Comic relief

Check this out: furigana across a constituent boundary.

The target of the furigana here is the text コミックな一息, which would usually be pronounced komikku na ikinuki. The furigana, however, specifies that the na ikinuki is to be pronounced reriifu, thus giving us komikku reriifu, "comic relief."

This is unusual because while furigana usually target a constituent, these furigana cross the constituent boundary: komikku na | ikinuki. It's sort of an orthographic parallel to a non-constituent book title like A Scanner Darkly — not forbidden or anything, but kind of weird.

Here's what I think happened. The author (Takayama Hiroshi 高山宏) wanted to use "comic relief" as a straight-up loan. On the other hand, he (or perhaps his editor) was afraid that not enough readers would understand if it were just written in katakana. The word komikku is fairly common, but reriifu less so, so he replaced only the latter with a native Japanese word, ikinuki. This necessitated adding the na to komikku, since komikku is a "na adjective."

So now he has komikku na ikinuki and he wants to indicate that it should be pronounced as if it were a loan of "comic relief." He can't just change the ikinuki, because that would give you komikku na reriifu, which is rather affected: a calque of a phrase using the exact words in the phrase, loaned individually. On the other hand, if he applies the furigana komikku reriifu to the whole phrase, it looks strange to have furigana on katakana (komikku) that are the same as the actual katakana (komikku). "Comic [pronounced 'comic']".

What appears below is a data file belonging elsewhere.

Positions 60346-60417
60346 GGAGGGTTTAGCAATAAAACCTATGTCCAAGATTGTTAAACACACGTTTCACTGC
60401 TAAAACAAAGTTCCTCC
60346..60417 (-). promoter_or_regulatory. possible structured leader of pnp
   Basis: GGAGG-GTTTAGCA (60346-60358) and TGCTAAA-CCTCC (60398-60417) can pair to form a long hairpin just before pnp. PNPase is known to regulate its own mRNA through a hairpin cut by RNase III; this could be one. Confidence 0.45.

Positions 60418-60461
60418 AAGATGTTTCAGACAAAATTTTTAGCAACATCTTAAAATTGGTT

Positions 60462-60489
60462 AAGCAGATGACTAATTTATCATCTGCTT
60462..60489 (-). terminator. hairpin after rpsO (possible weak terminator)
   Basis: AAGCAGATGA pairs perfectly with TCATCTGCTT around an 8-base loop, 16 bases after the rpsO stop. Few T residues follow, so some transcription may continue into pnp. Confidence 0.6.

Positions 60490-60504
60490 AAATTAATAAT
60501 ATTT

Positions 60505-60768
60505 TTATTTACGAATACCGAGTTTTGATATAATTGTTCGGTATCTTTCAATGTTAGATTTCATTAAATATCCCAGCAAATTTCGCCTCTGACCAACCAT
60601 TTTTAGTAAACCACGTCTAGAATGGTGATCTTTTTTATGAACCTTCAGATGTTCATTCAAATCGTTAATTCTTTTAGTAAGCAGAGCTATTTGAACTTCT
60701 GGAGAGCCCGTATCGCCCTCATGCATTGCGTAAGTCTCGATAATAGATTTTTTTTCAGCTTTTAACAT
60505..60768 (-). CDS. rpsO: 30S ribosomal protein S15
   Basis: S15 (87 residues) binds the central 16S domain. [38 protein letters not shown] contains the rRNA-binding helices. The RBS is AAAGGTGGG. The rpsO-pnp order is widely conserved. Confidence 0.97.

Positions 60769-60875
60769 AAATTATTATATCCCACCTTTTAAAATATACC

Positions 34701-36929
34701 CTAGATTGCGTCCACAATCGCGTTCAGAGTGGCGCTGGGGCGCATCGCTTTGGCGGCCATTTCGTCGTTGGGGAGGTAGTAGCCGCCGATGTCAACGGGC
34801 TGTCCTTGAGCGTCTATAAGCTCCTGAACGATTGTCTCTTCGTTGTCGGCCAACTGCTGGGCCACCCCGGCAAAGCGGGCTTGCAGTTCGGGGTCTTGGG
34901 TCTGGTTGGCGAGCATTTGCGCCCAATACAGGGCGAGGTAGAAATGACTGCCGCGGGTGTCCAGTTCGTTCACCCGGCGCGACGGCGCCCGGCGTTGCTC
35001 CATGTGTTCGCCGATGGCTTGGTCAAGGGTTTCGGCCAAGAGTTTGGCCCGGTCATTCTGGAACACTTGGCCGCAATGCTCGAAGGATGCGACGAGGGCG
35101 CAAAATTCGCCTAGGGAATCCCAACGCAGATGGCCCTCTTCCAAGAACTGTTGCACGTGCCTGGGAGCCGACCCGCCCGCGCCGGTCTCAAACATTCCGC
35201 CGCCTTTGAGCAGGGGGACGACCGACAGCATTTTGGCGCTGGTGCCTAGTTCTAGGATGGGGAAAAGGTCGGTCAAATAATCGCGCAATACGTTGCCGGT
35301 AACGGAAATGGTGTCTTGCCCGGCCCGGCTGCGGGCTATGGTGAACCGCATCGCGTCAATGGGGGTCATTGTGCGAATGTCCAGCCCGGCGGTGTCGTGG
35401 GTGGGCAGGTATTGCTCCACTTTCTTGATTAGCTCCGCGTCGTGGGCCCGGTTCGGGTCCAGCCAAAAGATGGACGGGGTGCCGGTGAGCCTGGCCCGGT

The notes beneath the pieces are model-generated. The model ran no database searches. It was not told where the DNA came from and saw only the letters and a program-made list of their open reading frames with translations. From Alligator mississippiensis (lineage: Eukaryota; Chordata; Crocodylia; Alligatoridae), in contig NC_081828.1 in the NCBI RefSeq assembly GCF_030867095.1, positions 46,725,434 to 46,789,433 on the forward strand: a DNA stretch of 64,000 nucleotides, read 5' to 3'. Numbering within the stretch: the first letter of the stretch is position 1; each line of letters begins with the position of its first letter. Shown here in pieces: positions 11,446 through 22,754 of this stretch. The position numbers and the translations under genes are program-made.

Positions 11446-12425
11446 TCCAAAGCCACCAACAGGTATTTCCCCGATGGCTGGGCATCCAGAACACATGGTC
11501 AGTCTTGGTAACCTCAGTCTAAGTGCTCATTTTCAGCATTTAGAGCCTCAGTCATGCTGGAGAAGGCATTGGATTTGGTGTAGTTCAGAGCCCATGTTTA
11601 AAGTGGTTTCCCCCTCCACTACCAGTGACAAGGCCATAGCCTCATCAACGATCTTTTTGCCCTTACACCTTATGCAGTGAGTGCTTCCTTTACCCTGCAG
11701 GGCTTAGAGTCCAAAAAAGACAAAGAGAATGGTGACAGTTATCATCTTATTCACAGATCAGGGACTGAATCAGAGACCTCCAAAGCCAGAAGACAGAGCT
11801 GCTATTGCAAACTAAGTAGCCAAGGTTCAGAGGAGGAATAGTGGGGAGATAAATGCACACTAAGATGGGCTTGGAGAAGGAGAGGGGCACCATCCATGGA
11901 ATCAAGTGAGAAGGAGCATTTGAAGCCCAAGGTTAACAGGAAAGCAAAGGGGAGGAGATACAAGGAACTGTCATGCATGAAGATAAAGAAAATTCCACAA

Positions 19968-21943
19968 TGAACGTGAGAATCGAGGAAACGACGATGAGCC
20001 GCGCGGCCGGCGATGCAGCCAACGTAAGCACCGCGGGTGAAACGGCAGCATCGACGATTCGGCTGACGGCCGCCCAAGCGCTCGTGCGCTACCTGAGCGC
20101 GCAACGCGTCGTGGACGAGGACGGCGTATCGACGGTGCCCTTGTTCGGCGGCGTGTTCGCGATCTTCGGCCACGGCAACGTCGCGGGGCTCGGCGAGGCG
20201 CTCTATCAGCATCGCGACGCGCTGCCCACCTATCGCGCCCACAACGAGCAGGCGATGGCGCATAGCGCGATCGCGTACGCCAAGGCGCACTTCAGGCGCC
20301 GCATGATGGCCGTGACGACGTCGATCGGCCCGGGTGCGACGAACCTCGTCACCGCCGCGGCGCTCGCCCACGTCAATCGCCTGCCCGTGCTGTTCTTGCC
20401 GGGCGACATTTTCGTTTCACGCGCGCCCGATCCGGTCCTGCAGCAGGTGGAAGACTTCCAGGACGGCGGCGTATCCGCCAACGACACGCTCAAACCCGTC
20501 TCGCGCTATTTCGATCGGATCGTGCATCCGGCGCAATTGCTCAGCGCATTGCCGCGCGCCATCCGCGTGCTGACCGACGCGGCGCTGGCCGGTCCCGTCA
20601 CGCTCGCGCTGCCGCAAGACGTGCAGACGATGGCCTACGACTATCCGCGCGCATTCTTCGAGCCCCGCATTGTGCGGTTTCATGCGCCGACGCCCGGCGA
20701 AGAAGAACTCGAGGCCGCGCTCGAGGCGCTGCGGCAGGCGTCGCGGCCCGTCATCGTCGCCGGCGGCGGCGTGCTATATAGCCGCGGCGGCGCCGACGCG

Changing komikku to a native Japanese word and saving komikku for the furigana would be one way out of this dilemma, but instead he has simply applied reriifu to the entirety of the phrase that isn't komikku.

I can't believe how much I wrote about this.

Edit: Full citation:

Takayama, Hiroshi 高山宏. "Yume no kikagaku" 夢の幾何学 ["Geometry of a Dream"]. Sōseki kenkyū 8 (1997): 60-67. Print.

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Since my dissertation is about this (among other things), I can very well believe how much you wrote, and how much I wrote, and most terribly how much I still have to write… This one is going into it, of course ;) (with citation to your blog, natürlich). Where is it from?


O(P)HE! This acronym can go places.


Whoops! I forgot the citation. There you go! Let me know if you need, uh, a copyright-disregarding person that definitely isn't me to coincidentally send you a bigger sample of it unprovoked.

Daniel: I didn't think of it at the time, but it's just what we need for discussing translations!

Aime la vérité, mais pardonne à l'erreur

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